Posted by: John Baez on December 3, 2009 11:48 PM | Permalink | Reply to this

Re: Polish spaces

Jolly good!

Posted by: Simon Willerton on December 4, 2009 12:30 AM | Permalink | Reply to this

Re: Polish spaces

Sorry for not following this more closely. The internet is a great place for scientific collaboration, but it’s also a huge timesink.

Well, to be honest I didn’t mean anything precise in my previous post, since I don’t know the technical assumptions required for proving that the two optimization problems I described have the same optimal values. But at least the optimal transport problem makes good sense in the second formulation for any pair of measurable spaces $X$ and $Y$, and I wonder whether one can then prove the existence of an optimal transportation plan in a setting where the cost function $c(x,y)$ is any measurable function taking real non-negative values. On the other hand, optimizing over functions $X\rightarrow Y$ fails even in the case where $X$ is finite, since generically there is no function mapping the given measure on $X$ to the given measure on $Y$.

In any case, Simon’s observations are very intriguing, indeed!

My own motivation for starting to look into optimal transport was different: it originated from trying to contemplate a version of noncommutative geometry that doesn’t use function algebras as the basic objects, but spaces of probability measures (e.g. as convex spaces); the starting point is the paper

Francesco D’Andrea, Pierre Martinetti: A view on transport theory from noncommutative geometry.

Finally, one might have something like the following: suppose we have a Chu space over $\mathbb{R}_{\geq 0}$,

$ev: X\times\Y\longrightarrow\mathbb{R}_{\geq 0}$

Morally, $X$ is a set of probability measures over some non-existing space, while $Y$ encodes the geometry as being the set of Lipschitz functions with Lipschitz constant $1$ on that space. The map $ev$ sends a measure and a function to the expectation value of that function under that measure. One now obtains a pseudometric on $X$ with values in $\mathbb{R}\cup\{\infty\}$ by setting

$d(x_1,x_2) =\sup_{y\in Y}|ev(x_1,y)-ev(x_2,y)|$

Has anyone studied metric geometry of Chu spaces in this sense? E.g. dimension or curvature properties? I suspect that metrics of this kind crop up very frequently; another example besides noncommutative geometry and optimal transport is the diamond norm between quantum channels.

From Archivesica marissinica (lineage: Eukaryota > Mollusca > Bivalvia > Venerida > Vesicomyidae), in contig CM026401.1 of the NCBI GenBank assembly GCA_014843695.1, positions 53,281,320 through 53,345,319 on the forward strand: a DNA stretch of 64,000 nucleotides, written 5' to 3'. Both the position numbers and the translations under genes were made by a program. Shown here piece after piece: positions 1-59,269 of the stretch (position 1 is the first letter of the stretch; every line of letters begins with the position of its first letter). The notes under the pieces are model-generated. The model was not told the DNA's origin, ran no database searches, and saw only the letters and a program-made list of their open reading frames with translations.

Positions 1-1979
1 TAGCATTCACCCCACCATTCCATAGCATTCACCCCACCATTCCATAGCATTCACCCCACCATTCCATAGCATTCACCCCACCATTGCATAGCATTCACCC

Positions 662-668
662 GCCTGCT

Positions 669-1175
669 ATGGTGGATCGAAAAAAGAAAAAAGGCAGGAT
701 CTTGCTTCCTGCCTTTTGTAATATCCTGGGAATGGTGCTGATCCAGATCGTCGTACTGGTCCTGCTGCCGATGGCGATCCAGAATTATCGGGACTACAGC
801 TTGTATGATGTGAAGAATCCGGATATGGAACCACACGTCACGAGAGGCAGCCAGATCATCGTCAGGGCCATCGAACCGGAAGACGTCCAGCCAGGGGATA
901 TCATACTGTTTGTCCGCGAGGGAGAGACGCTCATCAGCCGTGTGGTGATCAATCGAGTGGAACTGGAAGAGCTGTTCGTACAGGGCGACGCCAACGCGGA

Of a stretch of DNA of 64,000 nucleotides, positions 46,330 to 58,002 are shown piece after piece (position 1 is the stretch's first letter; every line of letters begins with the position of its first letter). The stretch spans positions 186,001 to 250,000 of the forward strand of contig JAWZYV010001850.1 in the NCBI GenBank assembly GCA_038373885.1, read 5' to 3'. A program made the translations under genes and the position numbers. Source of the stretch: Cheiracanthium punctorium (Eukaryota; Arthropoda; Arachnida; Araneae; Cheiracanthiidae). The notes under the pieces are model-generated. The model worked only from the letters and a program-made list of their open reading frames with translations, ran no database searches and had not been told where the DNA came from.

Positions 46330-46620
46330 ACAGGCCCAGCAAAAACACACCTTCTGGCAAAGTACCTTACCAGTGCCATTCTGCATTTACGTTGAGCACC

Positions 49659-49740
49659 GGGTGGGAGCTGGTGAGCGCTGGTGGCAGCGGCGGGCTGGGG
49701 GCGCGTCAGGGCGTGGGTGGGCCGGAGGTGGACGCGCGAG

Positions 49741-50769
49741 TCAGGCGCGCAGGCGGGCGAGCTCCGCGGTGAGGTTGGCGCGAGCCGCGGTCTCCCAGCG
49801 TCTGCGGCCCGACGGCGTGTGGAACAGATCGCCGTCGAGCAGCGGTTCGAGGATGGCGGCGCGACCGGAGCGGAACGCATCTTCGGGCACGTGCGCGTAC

Posted by: Tobias Fritz on December 4, 2009 1:11 PM | Permalink | Reply to this

Re: Metric space profunctors

The most naive problem described in Chapter 5 of the book definitely fits in to the enriched category framework – I’ll give my understanding of it below. What I find interesting is that we have metric spaces with probability measures cropping up again very close to category theoretic ideas: we saw this before as a way of modeling ecosystems in Tom’s diversity measure work.

The naive problem, involving no probability measures, is the following. Suppose we have a consortium consisting of some bakeries and some shops. Let $B$ be the set of bakeries and equip this with the metric $d$ where $d(b,b')$ is the cost of transporting one loaf of bread from bakery $b$ to bakery $b'$. If $\phi(b)\in \mathbb{R}_{\ge 0}$ is the cost of producing a loaf of bread at bakery $b$, then $\phi$ had better be a presheaf on $B$ (i.e., a distance non-increasing function) otherwise that would mean there were bakeries, say Hovis and Warburtons, with $\phi(Hovis)\gt \phi(Warburtons)+d(Warburtons,Hovis)$ so it would be cheaper to bake a loaf at the Warburtons bakery and ship it to the Hovis bakery than it would be to bake it at the Hovis bakery, and so, assuming the bakeries can bake arbitrarily large amounts of bread, it would be uneconomic to keep open the Hovis bakery.

Similarly we have a set $C$ of cafes which will sell the bread to the public. This also has a metric $d$ with $d(c,c')$ being the price of transporting a loaf of bread from cafe $c$ to cafe $c'$. The price at which these cafes sell bread should be a presheaf on $C$ for the same economic reasons described above.

We wish to transport bread from bakeries to cafes. We have the cost $K(b,c)\in\mathbb{R}_{\ge 0}$ of transporting one loaf of bread from bakery $b$ to cafe $c$. We know the cost of transporting bread between bakeries and between cafes as these cost are given by the two metrics. This function transport $K$ should be a bimodule/profunctor as otherwise you could get a cheaper transport cost by diverting via a different cafe or bakery. What you possibly have in your mind now is the picture of a collage as described by Tom Leinster below; namely a “metric” on the union $B\cup C$ of bakeries and cafes, extending the individual metrics, but which is not symmetric between cafes and bakeries – you can go from bakeries to cafes but not vice versa.

The cost of baking a loaf at bakery $b$ and transporting to cafe $c$ is $\phi(b)+K(b,c)$, so the least cost of getting a loaf to cafe $c$ is $\inf_b\{\phi(b)+K(b,c)\}.$ This is precisely the definition of the evaluation at $c$ of the convolution of the bimodule $K$ with the presheaf $\phi$. I wrote this convolution as $\bar{K}(\phi)$ in the above post, but can write it as $\phi\otimes K$ if I’m thinking in the bimodule language. So whatever price $\psi(c)$ you sell the bread at at cafe $c$ it had better be at least the above amount (otherwise you won’t make any profit). This means we need $\psi(c)\ge (\phi\otimes K )(c)\quad \forall c$ which means in the category theory language that a pricing $\psi$ of loafs in the cafes is economic if it comes with a presheaf map $\psi\to \phi\otimes K.$ Hmmm. I don’t know if that’s made it clear to anyone. I also don’t know how much further the translation to enriched category theory will go. I note that the “dual” problems involve suprema rather than infima and that for $[0,\infty]$-categories $\inf$ is the coproduct and $\sup$ is the product (see Lawvere’s classic paper).